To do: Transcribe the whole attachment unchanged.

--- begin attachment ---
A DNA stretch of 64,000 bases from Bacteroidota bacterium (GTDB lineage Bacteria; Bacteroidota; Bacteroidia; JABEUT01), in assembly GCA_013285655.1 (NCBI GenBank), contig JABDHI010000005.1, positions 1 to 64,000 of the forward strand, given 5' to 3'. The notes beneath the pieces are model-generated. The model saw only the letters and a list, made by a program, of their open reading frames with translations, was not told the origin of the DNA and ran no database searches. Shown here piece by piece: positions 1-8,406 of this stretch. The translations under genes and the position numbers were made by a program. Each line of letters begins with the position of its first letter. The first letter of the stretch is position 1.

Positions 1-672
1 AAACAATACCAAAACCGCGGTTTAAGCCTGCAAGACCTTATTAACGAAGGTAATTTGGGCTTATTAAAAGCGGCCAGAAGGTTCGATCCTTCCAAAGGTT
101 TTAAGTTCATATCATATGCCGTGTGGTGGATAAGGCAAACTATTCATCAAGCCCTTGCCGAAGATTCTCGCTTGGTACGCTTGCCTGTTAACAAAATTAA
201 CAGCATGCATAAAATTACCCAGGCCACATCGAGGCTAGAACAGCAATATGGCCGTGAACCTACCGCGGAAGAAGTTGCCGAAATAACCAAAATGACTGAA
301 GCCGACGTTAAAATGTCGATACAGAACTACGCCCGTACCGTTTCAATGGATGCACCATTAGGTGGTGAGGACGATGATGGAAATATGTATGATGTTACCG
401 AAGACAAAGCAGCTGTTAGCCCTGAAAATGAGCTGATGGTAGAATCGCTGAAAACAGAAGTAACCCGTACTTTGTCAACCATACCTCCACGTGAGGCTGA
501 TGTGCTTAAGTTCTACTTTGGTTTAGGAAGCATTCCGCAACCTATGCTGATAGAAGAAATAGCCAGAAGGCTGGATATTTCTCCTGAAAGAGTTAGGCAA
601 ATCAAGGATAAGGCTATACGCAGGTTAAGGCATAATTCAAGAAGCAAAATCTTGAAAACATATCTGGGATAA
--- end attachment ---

A DNA stretch of 64,000 bases from Bacteroidota bacterium (GTDB lineage Bacteria; Bacteroidota; Bacteroidia; JABEUT01), in assembly GCA_013285655.1 (NCBI GenBank), contig JABDHI010000005.1, positions 1 to 64,000 of the forward strand, given 5' to 3'. The notes beneath the pieces are model-generated. The model saw only the letters and a list, made by a program, of their open reading frames with translations, was not told the origin of the DNA and ran no database searches. Shown here piece by piece: positions 1-8,406 of this stretch. The translations under genes and the position numbers were made by a program. Each line of letters begins with the position of its first letter. The first letter of the stretch is position 1.

Positions 1-672
1 AAACAATACCAAAACCGCGGTTTAAGCCTGCAAGACCTTATTAACGAAGGTAATTTGGGCTTATTAAAAGCGGCCAGAAGGTTCGATCCTTCCAAAGGTT
101 TTAAGTTCATATCATATGCCGTGTGGTGGATAAGGCAAACTATTCATCAAGCCCTTGCCGAAGATTCTCGCTTGGTACGCTTGCCTGTTAACAAAATTAA
201 CAGCATGCATAAAATTACCCAGGCCACATCGAGGCTAGAACAGCAATATGGCCGTGAACCTACCGCGGAAGAAGTTGCCGAAATAACCAAAATGACTGAA
301 GCCGACGTTAAAATGTCGATACAGAACTACGCCCGTACCGTTTCAATGGATGCACCATTAGGTGGTGAGGACGATGATGGAAATATGTATGATGTTACCG
401 AAGACAAAGCAGCTGTTAGCCCTGAAAATGAGCTGATGGTAGAATCGCTGAAAACAGAAGTAACCCGTACTTTGTCAACCATACCTCCACGTGAGGCTGA
501 TGTGCTTAAGTTCTACTTTGGTTTAGGAAGCATTCCGCAACCTATGCTGATAGAAGAAATAGCCAGAAGGCTGGATATTTCTCCTGAAAGAGTTAGGCAA
601 ATCAAGGATAAGGCTATACGCAGGTTAAGGCATAATTCAAGAAGCAAAATCTTGAAAACATATCTGGGATAA